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Hey I am a high school student who is very interested in the philosophy of mathematics. I was watching this talk by Stephen Wolfram about whether or not mathematics is invented or discovered. In it he pointed out that we use one of many different types of mathematics; ie. All of our math is built from certain axioms, and if we were to choose and accept different axioms we would have a completely different structure to build a mathematics from.

My question is this:

Really what I want to know is what are the implications of having more than one accepted mathematical structures. Are they independent of one another and thus not contradictory, or must we begin to question the validity of our current mathematical framework since we can choose axioms to make facts either true or false at our whim.

I would really like any reading that you could recommend on this subject! Thank you!

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  • $\begingroup$ You can also say that some mathematical structures such as the integers, the Turing machines are implicitely present in every possible mathematical theories, since they accurately represent how the theorems of a mathematical theory are "generated" by the chosen axioms and rules of inference $\endgroup$ – reuns May 8 '16 at 17:25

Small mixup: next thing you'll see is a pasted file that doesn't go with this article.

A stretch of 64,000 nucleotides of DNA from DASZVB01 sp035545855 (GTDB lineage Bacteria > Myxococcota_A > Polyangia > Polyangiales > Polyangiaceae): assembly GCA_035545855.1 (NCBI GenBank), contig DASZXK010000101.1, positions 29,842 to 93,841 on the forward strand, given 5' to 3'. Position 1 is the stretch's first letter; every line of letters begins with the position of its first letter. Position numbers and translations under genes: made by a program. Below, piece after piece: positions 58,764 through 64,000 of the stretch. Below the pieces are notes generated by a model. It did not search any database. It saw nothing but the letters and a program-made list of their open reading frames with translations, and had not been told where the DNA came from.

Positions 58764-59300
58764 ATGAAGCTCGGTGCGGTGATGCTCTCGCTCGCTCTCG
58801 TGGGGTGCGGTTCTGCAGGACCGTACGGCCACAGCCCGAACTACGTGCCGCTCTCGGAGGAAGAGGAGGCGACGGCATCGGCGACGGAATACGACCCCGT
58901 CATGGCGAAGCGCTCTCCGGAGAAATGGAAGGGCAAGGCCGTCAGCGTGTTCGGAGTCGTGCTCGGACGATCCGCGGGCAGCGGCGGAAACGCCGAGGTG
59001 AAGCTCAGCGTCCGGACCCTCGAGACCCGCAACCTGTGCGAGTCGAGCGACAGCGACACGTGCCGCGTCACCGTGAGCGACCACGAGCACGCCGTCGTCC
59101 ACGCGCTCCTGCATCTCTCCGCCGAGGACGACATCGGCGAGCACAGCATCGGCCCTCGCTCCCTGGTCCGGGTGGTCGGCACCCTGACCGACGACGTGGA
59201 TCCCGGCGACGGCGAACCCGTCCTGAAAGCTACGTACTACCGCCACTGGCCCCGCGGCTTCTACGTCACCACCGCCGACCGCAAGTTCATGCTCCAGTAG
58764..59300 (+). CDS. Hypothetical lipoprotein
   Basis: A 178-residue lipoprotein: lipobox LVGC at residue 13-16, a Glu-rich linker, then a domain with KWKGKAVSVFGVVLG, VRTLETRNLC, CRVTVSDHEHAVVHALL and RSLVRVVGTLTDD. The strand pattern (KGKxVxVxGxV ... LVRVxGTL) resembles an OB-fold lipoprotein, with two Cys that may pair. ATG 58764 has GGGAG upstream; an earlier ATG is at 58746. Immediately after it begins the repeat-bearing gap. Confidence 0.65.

• $\begingroup$ I think you should read "Mathematics: The Loss of Certainty" by Morris Kline. It's exactly what you're looking for (and more) and doesn't require a formal background in mathematics. $\endgroup$ – jazzinsilhouette May 8 '16 at 17:27
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Really what I want to know is what are the implications of having more than one accepted mathematical structures. Are they independent of one another and thus not contradictory

A famous axiom is Euclid's Parallel postulate.

You can not proof it, so now there is a choice to consider it true or false. Either choice leads to different geometries which are not contradictory within themselves. True: Euclidean geometry, false: non-Euclidean geometry.

You can not have them true at the same time because you would have contradictions, like the above axiom being true and false at the same time, which seems not useful.

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